Skalitza is one of the larger and more important villages in the area and is an up and coming attraction with available investment from Europe into the infrastructure and facilities there. There has been a major clean up and fresh look in the village with the school having been renovated and money other public building having been given a face lift. There is also brand new theatre/concert hall that opened in the village centre last year that attracts National and International artists and performers from around the world.

It has everything you need in the village including two garages, post office, a doctor and dentist surgery, two veterinaries, a chemist, a variety of grocery/food stores, a clothing shop and a beautiful orthodox church which celebrated its 150 anniversary this year. During the summer months, (and there are many of them) there is local produce sold from stalls in the village centre park - yes it has a big public park in the village centre as well It also has a unisex hairdressing shop many bars scattered around in and around the village as where you can get snacks.

Skalitsa also has its own bakery, window double glazing factory, metalwork factory, wood-processing factory and around the village many new vineyards have been planted from private investment. Bus and taxi services run regularly from the village centre.

It is not widely known but Skalitsa is famed for its healing stones which are geographically positioned at a point where two magnetic fields cross. There is only one other place on earth where this happens! Research has been made on the site along with media attention all which presents evidence of the stones having healing properties for arthritis, rheumatism and various other related and unrelated ailments.

There haven been two sets of film makers in the village this year, one film crew from Hollywood USA, choosing Skalitsa for its magnificent setting on a raised rock base within the Thracian Plain. Skalitza actually mean little rock. This was chosen over other Balkan countries including Croatia, Romania and Former Republic of Czechoslovakia, the Skalitsian scenery could not be compared with!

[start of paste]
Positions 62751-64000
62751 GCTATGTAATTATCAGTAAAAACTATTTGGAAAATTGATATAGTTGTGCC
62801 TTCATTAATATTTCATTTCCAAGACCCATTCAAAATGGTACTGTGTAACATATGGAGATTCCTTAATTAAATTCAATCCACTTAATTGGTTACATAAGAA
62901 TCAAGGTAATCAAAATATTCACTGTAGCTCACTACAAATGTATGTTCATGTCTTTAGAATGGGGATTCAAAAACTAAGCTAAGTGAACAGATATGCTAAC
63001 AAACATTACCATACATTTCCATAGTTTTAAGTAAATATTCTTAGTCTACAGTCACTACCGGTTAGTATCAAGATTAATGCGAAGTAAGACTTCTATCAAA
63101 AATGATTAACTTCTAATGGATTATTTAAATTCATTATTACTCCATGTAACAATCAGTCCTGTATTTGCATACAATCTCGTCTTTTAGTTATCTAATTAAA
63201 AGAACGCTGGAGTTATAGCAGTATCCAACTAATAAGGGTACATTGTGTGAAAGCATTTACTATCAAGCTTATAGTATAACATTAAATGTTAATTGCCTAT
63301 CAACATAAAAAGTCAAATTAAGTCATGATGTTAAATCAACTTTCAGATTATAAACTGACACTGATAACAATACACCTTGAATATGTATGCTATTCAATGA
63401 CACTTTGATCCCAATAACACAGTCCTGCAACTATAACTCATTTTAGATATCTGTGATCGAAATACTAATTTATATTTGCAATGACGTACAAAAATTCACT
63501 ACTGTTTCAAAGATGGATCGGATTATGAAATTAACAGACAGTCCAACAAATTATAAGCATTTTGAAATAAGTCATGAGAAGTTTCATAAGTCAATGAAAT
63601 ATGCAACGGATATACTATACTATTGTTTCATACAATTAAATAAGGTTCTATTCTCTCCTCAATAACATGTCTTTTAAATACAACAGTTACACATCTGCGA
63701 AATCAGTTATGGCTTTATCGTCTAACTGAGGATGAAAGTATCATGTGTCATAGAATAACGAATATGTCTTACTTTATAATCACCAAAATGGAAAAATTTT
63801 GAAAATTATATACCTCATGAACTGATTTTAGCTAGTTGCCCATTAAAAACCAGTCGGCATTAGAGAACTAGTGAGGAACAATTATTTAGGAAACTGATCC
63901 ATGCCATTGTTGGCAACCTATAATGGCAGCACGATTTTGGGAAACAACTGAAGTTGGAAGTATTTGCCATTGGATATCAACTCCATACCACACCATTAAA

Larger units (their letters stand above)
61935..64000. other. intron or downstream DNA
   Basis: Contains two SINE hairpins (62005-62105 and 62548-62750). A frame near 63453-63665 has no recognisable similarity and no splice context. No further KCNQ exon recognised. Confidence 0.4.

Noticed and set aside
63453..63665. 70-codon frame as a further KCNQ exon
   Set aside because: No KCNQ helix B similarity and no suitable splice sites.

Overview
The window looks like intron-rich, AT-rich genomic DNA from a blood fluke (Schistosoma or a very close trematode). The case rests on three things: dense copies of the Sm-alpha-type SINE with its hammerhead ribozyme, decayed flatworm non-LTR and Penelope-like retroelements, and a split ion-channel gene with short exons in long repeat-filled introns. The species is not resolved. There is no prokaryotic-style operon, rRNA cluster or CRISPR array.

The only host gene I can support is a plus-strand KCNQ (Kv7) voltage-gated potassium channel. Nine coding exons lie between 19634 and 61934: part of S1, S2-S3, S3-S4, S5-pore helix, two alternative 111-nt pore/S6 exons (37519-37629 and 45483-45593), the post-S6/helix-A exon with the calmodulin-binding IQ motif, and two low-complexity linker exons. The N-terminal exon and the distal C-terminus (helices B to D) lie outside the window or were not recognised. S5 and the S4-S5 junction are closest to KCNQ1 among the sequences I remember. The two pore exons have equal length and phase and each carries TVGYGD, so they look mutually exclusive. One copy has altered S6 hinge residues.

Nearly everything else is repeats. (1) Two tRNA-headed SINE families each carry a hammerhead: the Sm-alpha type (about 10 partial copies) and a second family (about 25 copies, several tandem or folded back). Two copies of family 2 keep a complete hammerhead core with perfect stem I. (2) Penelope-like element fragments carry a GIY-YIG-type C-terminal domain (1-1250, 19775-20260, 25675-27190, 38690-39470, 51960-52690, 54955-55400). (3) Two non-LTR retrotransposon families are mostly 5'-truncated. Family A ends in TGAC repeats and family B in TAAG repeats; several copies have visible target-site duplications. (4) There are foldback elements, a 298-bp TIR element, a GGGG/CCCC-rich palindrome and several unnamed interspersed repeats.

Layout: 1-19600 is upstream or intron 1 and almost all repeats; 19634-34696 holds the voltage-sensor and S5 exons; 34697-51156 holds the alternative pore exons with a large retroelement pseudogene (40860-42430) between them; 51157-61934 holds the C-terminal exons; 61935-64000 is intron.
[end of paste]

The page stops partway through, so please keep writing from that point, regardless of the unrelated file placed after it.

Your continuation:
Why not spend some tie there in my farmhouse in Skalitsa which is for rent.


With out the support and professional guidance from Phil and Margarita Rose and all the staff I would not be in Bulgaria right now.

I bought my house from them blind which goes against ever principle of buying abroad. Reams of information about hte property I chose was sent online to me the UK. Even the advice from was exactly that - don't buy blind! I was very insistent though as they did they utmost in filling me in with everything about the property and the area. The countless questions that were answered honestly and all within a few hours of being asked was extensive. When I finally got there the property was exactly as I expected, I had the house of my dreams made real online!

Their hospitality when I first visited Bulgaria was fantastic in fact Bulgarian, everything was catered for, transport, accommodation, solicitors, banking, renovation, car purchase, tax, utility bills, telephone connections, and much, much more.

Even having a major car accident Phil and Margarita were first the scene sorted out the police, insurance matter and even offered me their own home for convalescence for long I needed. There are many other instances of support well beyond the call of duty to many clients.